Adobe’s Flash software powered an unforgettable era of the internet. From browser-based games to animations, Flash made things possible that people had only ever dreamed of.
Today, the technology is basically obsolete. At the end of 2020, Adobe plans to stop supporting Flash, meaning that it will also be useless on browsers like Chrome and Firefox.
Although browsers won’t be able to run everyone’s Flash favorites, The Internet Archive plans to preserve this important piece of digital history. It will emulate Flash content, allowing users to browse and play with thousands of games and animations. A library containing more than 1,000 pieces of content is already available.
Ruffle Saves the Day
The Internet Archive is dedicated to preserving all kinds of history from the World Wide Web. It accomplishes this in a number of ways, including direct emulation and scraping servers to take a snapshot of old webpages.
The organization is currently partnering with a Flash emulator called Ruffle. Eventually, Ruffle will get incorporated into The Internet Archive’s system to make it easier for users to access it. Unfortunately, the emulator won’t work with Flash projects made after 2013. This is due to the fact that it supports Adobe’s ActionScript 1 and 2 but not Flash Professional CC (which was released in 2013).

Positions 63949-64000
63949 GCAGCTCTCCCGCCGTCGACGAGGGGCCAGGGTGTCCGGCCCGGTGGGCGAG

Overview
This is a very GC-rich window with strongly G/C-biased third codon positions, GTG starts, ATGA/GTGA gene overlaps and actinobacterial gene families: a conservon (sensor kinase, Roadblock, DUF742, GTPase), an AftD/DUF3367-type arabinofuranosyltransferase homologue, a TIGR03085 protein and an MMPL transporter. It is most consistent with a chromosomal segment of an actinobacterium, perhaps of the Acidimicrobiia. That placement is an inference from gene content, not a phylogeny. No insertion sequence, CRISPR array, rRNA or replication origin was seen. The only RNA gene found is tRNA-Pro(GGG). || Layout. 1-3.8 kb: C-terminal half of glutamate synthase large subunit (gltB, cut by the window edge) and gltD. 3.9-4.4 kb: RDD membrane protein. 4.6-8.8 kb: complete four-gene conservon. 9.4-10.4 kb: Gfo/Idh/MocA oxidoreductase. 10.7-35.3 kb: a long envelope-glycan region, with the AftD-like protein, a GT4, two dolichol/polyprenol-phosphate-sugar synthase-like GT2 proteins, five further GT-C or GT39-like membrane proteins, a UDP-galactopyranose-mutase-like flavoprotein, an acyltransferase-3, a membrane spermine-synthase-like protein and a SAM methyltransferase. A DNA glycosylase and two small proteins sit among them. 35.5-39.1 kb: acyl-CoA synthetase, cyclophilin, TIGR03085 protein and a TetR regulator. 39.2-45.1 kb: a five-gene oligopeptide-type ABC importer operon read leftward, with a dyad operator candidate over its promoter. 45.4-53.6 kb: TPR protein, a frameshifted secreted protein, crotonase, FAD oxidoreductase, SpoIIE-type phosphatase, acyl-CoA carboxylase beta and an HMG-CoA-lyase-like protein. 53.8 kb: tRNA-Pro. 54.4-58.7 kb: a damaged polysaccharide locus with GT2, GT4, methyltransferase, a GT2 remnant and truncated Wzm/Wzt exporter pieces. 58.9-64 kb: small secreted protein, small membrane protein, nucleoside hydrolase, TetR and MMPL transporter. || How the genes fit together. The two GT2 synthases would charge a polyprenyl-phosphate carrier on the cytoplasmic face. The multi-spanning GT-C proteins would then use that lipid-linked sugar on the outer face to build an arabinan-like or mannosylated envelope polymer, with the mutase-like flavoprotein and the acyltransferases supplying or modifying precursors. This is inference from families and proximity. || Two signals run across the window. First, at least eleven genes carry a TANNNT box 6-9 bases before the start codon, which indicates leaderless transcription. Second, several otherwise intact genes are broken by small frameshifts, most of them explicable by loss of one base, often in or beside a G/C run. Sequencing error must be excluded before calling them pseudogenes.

Ruffle is an open-sourced project that is backed by popular Flash sites like Coolmath Games, Newgrounds, CPMStar, Deepnight.net, and Crazy Games. Chances are, anyone growing up in the early 2000s recognizes at least a few of those sites for the hours of entertainment they provided. Notably absent from the list is Kongregate, another popular game site. That’s because it plans on hosting Flash games independently even after December.
Preserving a Legacy
Flash irreversibly changed the course of the internet. In its early days, users without a high-level of coding experience could only make dull, boring pages. Then, Flash came along.
The Internet Archive says, “Software [Flash] allowed a beginner or novice to make surprisingly complicated and flexible graphic and sound shows that ran beautifully on web browsers without requiring deep knowledge of individual operating systems and programming languages.”
Over the years, Flash became an important part of the internet’s architecture. Countless developers and everyday people developed new projects with it.
The success wouldn’t last forever, though. In 2010, Apple became the first major company to disavow Flash. It said that the software wouldn’t be supported on iOS. That put the writing on the wall and led Adobe to abandon support for Flash on mobile devices.
Soon after, major browsers like Chrome, Edge, and Safari decided to embrace HTML5 as the default option. In 2017, Adobe announced that it would be ending support.
Now, the end is just a month away. As the world prepares to say goodbye to Flash, it is important to remember how vital it was to the internet’s growth. The Internet Archive’s new Flash emulator is a perfect way to pay tribute.